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Meg Ryan - Meg Ryan spotted in Soho wearing sunglasses - New York City, New York, United States - Saturday 3rd May 2014

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Meg Ryan

Meg Ryan - Meg Ryan out and about in West Hollywood on Christmas Eve - West Hollywood, California, United States - Tuesday 24th December 2013

Meg Ryan
Meg Ryan
Meg Ryan
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Meg Ryan
Meg Ryan

Meg Ryan, Daisy Ryan and Daisy True - Meg Ryan and her daughter Daisy True wrapped up warm while out and about walking in Soho - New York City, United States - Sunday 10th November 2013

Meg Ryan, Daisy Ryan and Daisy True
Meg Ryan, Daisy Ryan and Daisy True
Meg Ryan, Daisy Ryan and Daisy True
Meg Ryan, Daisy Ryan and Daisy True
Meg Ryan, Daisy Ryan and Daisy True
Meg Ryan, Daisy Ryan and Daisy True

John Mellencamp and Meg Ryan - John Mellencamp and Meg Ryan holding hands while out for a stroll in Manhattan - New York City, NY, United States - Monday 24th June 2013

John Mellencamp and Meg Ryan
John Mellencamp and Meg Ryan
John Mellencamp and Meg Ryan
John Mellencamp and Meg Ryan
John Mellencamp and Meg Ryan
John Mellencamp and Meg Ryan

Meg Ryan - Premiere of 'Lucky Guy' at the Broadhurst Theatre -Arrivals - New York City, United States - Monday 1st April 2013

Meg Ryan
Meg Ryan
Meg Ryan

Meg Ryan and John Mellencamp - Meg Ryan and John Mellencamp Friday 7th September 2012 shopping together in Soho

Meg Ryan and John Mellencamp
Meg Ryan and John Mellencamp
Meg Ryan and John Mellencamp
Meg Ryan and John Mellencamp
Meg Ryan and John Mellencamp
Meg Ryan and John Mellencamp

Meg Ryan Saturday 1st September 2012 Meg Ryan out and about talking on her cell phone

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Meg Ryan
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Meg Ryan Tuesday 10th July 2012 Meg Ryan is seen hailing a cab in Soho, Manhattan

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Meg Ryan Thursday 19th April 2012 attending the Equality Now 20th Anniversary Fundraiser at the Asia Society

Meg Ryan
Meg Ryan
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Meg Ryan
Meg Ryan

John Mellencamp and Meg Ryan - John Mellencamp and Meg Ryan (in background) Los Angeles, California - Meg Ryan leaving RRL boutique in West Hollywood after shopping with her boyfriend Monday 4th April 2011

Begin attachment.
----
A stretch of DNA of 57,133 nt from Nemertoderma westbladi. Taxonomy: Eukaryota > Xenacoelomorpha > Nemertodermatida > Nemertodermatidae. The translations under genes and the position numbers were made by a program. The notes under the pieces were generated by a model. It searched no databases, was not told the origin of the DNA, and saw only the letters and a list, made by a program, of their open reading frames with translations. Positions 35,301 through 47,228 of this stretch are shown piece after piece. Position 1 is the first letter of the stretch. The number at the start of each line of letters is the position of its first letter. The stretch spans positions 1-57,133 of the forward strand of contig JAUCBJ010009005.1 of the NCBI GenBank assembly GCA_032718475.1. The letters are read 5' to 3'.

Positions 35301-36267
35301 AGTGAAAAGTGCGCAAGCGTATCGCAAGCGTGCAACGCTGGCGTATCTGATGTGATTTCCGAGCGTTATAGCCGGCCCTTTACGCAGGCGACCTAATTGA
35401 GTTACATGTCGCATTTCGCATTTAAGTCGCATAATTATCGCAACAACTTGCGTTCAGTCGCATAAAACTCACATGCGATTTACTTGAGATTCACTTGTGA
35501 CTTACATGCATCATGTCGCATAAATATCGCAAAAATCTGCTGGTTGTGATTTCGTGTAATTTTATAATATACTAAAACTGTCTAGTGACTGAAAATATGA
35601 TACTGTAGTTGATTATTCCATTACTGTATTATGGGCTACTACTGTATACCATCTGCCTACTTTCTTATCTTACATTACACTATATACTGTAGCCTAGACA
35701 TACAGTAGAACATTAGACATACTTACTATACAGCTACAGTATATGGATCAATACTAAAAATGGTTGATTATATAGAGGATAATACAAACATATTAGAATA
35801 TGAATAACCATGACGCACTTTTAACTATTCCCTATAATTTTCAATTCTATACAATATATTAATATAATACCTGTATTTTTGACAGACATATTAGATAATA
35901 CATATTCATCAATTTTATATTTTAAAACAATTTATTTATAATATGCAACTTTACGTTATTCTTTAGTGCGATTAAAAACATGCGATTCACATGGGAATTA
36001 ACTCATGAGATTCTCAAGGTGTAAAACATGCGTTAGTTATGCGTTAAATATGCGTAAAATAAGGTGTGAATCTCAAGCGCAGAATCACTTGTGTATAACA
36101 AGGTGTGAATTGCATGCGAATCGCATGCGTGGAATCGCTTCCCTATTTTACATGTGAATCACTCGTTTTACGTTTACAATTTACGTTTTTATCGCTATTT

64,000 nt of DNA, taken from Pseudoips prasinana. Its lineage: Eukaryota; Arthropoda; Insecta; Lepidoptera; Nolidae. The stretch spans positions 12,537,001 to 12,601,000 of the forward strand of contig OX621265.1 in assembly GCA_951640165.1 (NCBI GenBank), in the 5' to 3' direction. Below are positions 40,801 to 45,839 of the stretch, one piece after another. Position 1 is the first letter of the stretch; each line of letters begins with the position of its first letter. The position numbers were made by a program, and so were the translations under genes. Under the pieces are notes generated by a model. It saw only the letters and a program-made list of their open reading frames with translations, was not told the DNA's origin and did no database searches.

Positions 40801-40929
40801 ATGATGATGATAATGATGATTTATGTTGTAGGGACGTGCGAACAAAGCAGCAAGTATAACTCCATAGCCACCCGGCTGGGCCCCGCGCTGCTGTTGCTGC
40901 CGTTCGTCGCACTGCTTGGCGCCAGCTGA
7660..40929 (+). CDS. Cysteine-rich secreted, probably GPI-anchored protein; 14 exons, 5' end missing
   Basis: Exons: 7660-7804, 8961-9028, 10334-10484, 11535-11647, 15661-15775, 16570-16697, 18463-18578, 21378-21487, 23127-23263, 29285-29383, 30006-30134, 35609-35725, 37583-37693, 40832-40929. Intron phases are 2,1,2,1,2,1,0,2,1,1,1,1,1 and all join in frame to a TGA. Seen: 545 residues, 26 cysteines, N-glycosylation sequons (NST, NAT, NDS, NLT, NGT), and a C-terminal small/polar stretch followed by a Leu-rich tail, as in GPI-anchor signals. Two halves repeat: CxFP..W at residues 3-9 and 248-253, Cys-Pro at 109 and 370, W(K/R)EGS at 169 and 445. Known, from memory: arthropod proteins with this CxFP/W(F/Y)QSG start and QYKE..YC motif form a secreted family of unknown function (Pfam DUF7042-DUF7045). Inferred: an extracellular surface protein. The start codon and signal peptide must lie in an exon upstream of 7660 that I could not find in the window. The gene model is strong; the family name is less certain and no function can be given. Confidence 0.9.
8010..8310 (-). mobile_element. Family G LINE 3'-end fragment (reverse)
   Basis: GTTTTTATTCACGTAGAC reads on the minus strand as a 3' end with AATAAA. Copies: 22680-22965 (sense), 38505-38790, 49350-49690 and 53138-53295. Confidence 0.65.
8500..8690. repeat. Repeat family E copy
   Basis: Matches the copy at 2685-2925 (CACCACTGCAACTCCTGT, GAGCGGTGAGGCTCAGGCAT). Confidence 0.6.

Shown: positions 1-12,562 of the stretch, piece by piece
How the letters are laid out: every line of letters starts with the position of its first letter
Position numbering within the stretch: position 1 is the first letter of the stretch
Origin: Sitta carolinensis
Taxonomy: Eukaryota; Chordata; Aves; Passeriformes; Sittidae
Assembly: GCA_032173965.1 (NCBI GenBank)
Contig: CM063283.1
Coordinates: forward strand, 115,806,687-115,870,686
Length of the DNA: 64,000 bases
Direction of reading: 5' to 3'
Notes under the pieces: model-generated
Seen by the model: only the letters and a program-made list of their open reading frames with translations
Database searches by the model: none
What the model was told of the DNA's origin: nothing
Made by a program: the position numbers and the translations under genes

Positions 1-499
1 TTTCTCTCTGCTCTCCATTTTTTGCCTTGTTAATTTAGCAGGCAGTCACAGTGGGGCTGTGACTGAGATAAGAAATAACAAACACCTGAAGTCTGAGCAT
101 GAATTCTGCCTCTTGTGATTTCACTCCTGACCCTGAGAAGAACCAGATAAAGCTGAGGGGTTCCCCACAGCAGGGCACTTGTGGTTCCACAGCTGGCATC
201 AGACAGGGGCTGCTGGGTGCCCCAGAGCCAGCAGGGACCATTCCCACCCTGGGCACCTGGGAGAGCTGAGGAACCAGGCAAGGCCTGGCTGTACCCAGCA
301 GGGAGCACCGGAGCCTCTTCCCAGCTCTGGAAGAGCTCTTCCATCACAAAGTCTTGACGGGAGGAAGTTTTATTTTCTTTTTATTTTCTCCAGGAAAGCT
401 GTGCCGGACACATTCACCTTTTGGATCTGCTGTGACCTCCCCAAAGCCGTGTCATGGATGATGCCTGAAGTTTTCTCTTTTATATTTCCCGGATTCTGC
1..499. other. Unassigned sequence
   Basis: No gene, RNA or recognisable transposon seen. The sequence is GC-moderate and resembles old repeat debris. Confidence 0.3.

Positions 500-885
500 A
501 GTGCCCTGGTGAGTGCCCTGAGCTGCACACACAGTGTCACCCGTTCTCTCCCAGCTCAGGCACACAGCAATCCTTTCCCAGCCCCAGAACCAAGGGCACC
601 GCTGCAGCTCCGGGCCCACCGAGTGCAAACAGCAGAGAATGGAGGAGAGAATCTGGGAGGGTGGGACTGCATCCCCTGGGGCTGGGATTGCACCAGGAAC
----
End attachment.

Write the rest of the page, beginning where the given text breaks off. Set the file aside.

John Mellencamp and Meg Ryan
Meg Ryan and John Mellencamp
John Mellencamp
Meg Ryan and John Mellencamp
Meg Ryan and John Mellencamp
Meg Ryan and John Mellencamp

John Mellencamp and Meg Ryan - Rumoured couple John Mellencamp and Meg Ryan New York City, USA - visit the Whitney Museum of American Art Wednesday 5th January 2011

John Mellencamp and Meg Ryan
John Mellencamp and Meg Ryan
John Mellencamp and Meg Ryan
John Mellencamp and Meg Ryan
John Mellencamp and Meg Ryan
John Mellencamp and Meg Ryan

Meg Ryan Monday 27th September 2010 arrives to the 2010-11 season opening night performance of 'Das Rheingold' at The Metropolitan Opera House New York City, USA

Meg Ryan
Meg Ryan
Meg Ryan

Meg Ryan - Meg Ryan and her daughter Daisy True New Work City, USA - shop in SoHo Saturday 11th September 2010

Meg Ryan
Meg Ryan
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Meg Ryan out and Meg Ryan Tuesday 27th July 2010 Meg Ryan out and about in sandals and a long black dress New York City, USA

Meg Ryan Out and Meg Ryan
Meg Ryan Out and Meg Ryan
Meg Ryan Out and Meg Ryan
Meg Ryan Out and Meg Ryan
Meg Ryan Out and Meg Ryan
Meg Ryan Out and Meg Ryan

Lawrence Bender and Meg Ryan - Lawrence Bender and Meg Ryan Tuesday 18th May 2010 at Cannes Film Festival Cannes, France

Lawrence Bender and Meg Ryan
Lawrence Bender and Meg Ryan

The Women (2008) Review


Terrible
Longtime Murphy Brown scribe Diane English dips her toes into bigger waters as she attempts to remake The Women, George Cukor's 1939 comedy classic that saw housewives Norma Shearer and Rosalind Russell face off against shopgirl/mistress Joan Crawford. In English's estrogen-enhanced retooling, it is now Meg Ryan and Annette Bening, career girls flanked by lesbian Jada Pinkett-Smith and mommy Debra Messing, up against husband-baiting "spritz girl" Eva Mendes. Unfair and useless comparisons between the legendary Cukor and newbie English aside, this movie had me for a solid ten minutes before I was considering throwing myself head-first into a tank of Venezuelan red-bellied piranhas.